McCulloch, J., Kelly, P.A.T., and Ford, I. (1982) Effect of Apomorphine on the relationship between local cerebral glucose-utilization and local cerebral blood-flow (with an appendix on its statistical-analysis). Journal of Cerebral Blood Flow and Metabolism, 2(4), pp. 487-499. (doi:10.1038/jcbfm.1982.56)
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The alterations in local glucose utilization and local blood flow in 36 discrete regions of the central nervous system (CNS) that occur following the intravenous administration of the putative dopaminergic agonist, apomorphine (0.5 mg/kg), have been measured using the quantitative autoradiographic 14C-2-deoxyglucose and 14C-iodoantipyrine techniques. In eight of the regions examined (frontal and sensory-motor cortices, ventral thalamus, caudate nucleus, globus pallidus, substantia nigra, subthalamic nucleus, and posterior cerebellar hemisphere), significant elevations of local cerebral blood flow (CBF) were observed following apomorphine administration. In these eight regions, proportionately similar, significant elevations in local glucose utilization were observed following apomorphine. In two of the regions investigated (anterior cingulate cortex and lateral habenular nucleus), significant reductions in both local blood flow and glucose utilization were observed following apomorphine administration. In the majority of regions examined (26 of the total 36), apomorphine did not alter significantly either blood flow or glucose use. Using a Statistical approach, described in detail in an appendix, the relationship between local rates of glucose utilization and local levels of tissue blood flow was analyzed. A relationship between local CBF and local glucose utilization was found following apomorphine, and the nature of this relationship was indistinguishable from that observed in control animals. In no region of the CNS was a significant deviation from the normal CBF-glucose use relationship demonstrated following apomorphine administration. These results point to the greater importance of the effects of apomorphine upon tissue metabolic activity, rather than its direct vascular action, as being the major mechanism underlying the observed alterations in local CBF. The Statistical methods provide a rigorous analytical approach to the analysis of alterations in the relationship, both locally and globally, of blood supply to glucose utilization.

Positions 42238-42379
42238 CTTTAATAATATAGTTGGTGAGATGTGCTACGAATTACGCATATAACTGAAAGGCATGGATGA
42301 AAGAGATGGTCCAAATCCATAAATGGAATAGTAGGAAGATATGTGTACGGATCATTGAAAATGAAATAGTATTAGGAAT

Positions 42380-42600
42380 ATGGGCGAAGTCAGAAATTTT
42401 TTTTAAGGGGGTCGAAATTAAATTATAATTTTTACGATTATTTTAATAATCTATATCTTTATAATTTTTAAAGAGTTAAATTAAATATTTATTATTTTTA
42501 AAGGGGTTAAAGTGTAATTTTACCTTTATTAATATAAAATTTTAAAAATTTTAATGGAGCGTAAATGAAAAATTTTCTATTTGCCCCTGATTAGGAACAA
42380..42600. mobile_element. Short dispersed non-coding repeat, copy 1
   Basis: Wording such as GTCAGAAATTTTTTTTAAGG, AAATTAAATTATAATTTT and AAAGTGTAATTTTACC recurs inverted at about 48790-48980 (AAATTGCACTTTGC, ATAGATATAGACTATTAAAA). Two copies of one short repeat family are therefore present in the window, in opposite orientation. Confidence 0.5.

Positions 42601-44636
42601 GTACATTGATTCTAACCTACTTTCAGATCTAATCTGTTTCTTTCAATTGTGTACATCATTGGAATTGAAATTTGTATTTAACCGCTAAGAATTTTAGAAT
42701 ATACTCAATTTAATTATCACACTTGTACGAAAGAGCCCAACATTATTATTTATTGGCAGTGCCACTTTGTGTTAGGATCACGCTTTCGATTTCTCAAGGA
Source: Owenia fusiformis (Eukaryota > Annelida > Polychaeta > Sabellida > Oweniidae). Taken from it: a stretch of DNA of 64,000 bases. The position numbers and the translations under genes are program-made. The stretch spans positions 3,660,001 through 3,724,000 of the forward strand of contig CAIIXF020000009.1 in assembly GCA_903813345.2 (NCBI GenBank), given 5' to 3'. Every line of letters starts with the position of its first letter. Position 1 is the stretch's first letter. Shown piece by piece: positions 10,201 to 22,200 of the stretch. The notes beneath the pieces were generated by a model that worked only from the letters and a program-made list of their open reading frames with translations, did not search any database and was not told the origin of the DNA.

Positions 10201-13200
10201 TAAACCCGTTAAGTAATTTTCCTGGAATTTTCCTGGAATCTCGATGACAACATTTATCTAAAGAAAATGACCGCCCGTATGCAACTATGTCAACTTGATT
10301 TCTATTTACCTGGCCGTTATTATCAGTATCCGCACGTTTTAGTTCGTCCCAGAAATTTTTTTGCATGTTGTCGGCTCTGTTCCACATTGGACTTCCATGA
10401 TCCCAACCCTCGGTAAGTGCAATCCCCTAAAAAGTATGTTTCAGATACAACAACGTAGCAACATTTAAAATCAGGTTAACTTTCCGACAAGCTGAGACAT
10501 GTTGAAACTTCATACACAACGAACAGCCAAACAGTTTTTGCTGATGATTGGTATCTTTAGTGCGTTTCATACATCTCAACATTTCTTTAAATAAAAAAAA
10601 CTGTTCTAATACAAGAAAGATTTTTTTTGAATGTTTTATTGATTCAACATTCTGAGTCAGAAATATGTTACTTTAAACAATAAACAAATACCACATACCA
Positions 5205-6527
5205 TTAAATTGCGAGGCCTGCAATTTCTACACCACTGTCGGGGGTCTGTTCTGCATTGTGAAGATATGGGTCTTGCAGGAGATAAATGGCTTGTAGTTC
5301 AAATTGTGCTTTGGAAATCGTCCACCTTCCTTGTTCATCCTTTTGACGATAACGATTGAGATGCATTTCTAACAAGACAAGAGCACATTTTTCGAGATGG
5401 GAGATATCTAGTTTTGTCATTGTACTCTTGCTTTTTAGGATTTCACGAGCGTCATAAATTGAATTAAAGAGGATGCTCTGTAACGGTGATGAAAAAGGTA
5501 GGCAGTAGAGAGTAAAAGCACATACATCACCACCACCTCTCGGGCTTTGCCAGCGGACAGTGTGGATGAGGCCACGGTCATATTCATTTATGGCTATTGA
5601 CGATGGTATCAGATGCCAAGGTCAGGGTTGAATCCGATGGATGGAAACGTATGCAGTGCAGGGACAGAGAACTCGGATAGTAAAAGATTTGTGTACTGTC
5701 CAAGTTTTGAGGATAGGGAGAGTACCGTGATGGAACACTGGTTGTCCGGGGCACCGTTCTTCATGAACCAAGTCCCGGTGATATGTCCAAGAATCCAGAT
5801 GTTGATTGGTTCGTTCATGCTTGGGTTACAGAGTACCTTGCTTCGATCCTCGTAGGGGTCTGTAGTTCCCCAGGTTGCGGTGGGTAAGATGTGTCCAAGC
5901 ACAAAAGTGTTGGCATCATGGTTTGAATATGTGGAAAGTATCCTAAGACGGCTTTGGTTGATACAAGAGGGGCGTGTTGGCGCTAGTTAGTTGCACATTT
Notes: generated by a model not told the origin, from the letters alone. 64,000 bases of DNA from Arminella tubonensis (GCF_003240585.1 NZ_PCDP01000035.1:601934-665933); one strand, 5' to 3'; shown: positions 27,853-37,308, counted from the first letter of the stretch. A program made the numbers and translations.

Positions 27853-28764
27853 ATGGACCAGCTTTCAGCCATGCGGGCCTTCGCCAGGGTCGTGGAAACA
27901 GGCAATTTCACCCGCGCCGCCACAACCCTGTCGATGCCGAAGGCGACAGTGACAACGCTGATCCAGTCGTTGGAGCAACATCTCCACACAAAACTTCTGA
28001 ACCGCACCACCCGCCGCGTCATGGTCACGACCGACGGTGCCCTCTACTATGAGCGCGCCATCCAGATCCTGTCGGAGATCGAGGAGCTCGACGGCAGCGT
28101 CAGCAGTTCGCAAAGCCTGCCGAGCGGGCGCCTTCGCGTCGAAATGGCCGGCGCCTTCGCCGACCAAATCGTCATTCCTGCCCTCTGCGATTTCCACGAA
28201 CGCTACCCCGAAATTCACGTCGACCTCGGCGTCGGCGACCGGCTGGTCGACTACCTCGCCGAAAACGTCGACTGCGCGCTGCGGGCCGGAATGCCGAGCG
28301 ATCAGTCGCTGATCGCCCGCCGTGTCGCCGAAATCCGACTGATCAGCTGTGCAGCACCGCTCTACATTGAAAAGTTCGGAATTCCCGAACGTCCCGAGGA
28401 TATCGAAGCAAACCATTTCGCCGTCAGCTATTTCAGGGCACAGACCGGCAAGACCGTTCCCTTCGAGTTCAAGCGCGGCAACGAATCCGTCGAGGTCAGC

|Glasgow Author(s) Enlighten ID:||Ford, Professor Ian|
|Authors:||McCulloch, J., Kelly, P.A.T., and Ford, I.|
|Subjects:||R Medicine > R Medicine (General)|
|College/School:||College of Medical Veterinary and Life Sciences > Institute of Health and Wellbeing > Robertson Centre|
|Journal Name:||Journal of Cerebral Blood Flow and Metabolism|
|Publisher:||Nature Publishing Group|
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